Activity Developed by the University of Colorado Museum of Natural History
Participants will observe differences of pressure creating movement as air escapes from the rocket.
Paper – any size and weight will work, as long as it can be easily rolled up and taped into a tube.
Straw- Paper or reusable straws are the environmentally friendly option!
Print out the rocket outline shape (optional).
Have the kids color the pre-printed rocket shape or draw their own rocket. Cut out the shape- you may need to assist your child.
Out of the scraps of paper left over from the rocket shape, roll a piece of paper loosely around the straw, and tape the paper into a tube. Be sure the tube is loose enough that you can get it off of the straw easily.
Fold the top of the paper tube over and tape so that it becomes like a cap for the straw.
Tape this paper tube to the back of the cut-out rocket shape.
Place the paper rocket tube over the straw and blow!
Air occupies space:
Air pressure can affect weather. Warm air rises, which causes lower air pressure. Cold air sinks, which causes higher air pressure. Air must escape if pressure builds and will move in the direction it can and therefore push objects to move in the opposite direction. Wind is created when there are differences in air pressure in areas near each other.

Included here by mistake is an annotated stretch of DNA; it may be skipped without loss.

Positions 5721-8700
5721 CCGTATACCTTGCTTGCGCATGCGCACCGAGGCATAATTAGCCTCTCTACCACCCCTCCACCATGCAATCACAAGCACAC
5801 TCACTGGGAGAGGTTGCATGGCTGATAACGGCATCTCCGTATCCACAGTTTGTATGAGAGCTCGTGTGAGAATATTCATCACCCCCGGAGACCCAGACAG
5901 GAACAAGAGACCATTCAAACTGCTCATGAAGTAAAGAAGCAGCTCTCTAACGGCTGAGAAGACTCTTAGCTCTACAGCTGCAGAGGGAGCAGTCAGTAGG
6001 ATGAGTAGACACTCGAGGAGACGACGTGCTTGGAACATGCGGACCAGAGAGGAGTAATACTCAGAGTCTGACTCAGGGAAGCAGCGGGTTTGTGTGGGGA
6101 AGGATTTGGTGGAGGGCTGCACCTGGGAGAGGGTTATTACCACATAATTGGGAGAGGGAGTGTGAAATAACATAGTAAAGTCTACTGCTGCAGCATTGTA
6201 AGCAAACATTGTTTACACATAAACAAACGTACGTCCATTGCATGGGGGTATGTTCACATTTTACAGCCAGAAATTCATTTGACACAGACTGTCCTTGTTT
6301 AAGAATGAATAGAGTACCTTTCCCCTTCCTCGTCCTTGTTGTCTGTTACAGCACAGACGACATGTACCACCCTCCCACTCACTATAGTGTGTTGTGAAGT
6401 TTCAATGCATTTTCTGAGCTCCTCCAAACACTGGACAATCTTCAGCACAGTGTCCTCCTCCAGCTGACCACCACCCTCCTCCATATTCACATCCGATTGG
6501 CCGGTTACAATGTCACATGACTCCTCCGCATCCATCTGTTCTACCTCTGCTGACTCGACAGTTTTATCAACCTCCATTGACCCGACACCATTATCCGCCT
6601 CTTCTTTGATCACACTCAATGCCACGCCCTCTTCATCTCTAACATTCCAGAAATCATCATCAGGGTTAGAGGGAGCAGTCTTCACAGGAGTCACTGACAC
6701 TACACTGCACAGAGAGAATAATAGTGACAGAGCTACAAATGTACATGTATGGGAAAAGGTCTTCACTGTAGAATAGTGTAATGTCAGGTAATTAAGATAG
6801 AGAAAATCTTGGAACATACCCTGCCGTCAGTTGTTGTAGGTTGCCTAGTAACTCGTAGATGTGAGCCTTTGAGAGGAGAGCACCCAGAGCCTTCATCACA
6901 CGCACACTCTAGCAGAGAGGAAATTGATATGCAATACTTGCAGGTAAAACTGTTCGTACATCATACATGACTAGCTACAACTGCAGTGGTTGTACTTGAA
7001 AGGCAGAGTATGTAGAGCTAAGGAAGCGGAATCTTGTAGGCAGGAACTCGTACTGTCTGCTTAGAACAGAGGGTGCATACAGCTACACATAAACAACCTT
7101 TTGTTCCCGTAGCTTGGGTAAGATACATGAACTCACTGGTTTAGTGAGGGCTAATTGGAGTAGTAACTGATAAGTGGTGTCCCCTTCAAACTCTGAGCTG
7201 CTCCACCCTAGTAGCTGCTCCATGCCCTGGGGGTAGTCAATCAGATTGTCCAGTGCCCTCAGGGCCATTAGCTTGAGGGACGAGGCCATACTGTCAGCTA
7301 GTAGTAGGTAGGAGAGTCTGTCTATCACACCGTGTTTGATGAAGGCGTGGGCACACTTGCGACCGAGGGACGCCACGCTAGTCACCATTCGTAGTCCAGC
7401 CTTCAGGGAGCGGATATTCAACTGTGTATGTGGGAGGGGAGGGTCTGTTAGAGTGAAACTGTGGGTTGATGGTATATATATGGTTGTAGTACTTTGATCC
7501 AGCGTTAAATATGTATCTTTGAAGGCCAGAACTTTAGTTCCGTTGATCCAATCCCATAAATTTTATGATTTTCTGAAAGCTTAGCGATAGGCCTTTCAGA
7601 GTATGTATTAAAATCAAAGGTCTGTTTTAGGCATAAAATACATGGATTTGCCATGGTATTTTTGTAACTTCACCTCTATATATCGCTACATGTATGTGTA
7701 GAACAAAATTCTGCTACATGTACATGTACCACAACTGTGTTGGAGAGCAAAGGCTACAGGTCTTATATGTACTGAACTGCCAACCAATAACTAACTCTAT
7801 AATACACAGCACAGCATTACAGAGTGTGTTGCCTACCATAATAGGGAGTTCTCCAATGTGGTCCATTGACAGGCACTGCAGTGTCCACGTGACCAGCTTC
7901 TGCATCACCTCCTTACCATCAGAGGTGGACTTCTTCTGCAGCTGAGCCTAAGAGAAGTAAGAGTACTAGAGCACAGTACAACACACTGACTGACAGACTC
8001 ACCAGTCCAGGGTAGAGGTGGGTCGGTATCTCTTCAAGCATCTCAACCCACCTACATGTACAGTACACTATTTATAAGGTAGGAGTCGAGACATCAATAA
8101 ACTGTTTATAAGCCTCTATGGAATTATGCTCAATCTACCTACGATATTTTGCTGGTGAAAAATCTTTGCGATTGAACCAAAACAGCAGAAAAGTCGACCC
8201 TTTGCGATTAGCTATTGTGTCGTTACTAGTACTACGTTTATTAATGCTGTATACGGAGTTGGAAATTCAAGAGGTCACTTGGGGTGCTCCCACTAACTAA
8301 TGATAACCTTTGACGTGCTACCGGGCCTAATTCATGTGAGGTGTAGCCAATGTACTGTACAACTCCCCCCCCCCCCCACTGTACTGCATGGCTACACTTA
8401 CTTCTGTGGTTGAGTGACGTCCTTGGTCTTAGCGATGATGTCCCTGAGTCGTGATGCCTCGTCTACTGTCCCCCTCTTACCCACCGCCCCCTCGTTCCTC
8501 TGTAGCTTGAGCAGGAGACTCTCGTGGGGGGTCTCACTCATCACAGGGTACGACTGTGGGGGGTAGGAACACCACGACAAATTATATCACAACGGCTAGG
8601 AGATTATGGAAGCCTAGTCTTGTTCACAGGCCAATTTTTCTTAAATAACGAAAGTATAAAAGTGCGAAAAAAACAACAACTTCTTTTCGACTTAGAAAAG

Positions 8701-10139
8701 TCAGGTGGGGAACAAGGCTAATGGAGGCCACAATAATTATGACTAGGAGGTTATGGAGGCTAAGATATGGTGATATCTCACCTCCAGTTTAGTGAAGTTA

Gravity: Why doesn’t the air on Earth escape into the atmosphere? Gravity is pushing down on the air as well, just like it pushes down on us. All objects have gravity. Gravity is a force that pulls objects towards the center of the Earth.
Pressure: The amount of force that is applied to an area. All around us the air is at a certain level of pressure. This can be changed as weather moves into an area, and can be affected by temperature, moisture, and more. At higher altitudes, air is generally under less pressure.
Early Learning 101:Skills to Practice in This Activity
Recognize and investigate cause-and-effect relationships in everyday experiences – pushing, pulling, kicking, rolling, or blowing objects.
Through this activity, kids will explore the cause and affect of air pressure. They are the ones producing the pressure by blowing into the straw, and can make predictions on what will happen to the rocket as they do so.
Ask questions about what they think will happen if they blow really hard, or ask which direction they think the rocket will go. Changing the cause to see the effect will create connections between the child’s actions and the result in the experiment.
Persistence and Attentiveness: The ability to begin and finish activities with persistence and attention.
This activity has many opportunities to practice some fine motor skills. Feel free to model steps that might still be difficult- like cutting out the rocket shape or helping to roll the paper. Let the child experiment with cutting and some of the more difficult steps. It helps to model the way and step in only when needed to make sure the task isn’t overwhelming to the child.
Experiment with your rocket- how high can your child make it fly? What obstacles could you build for the rocket to work through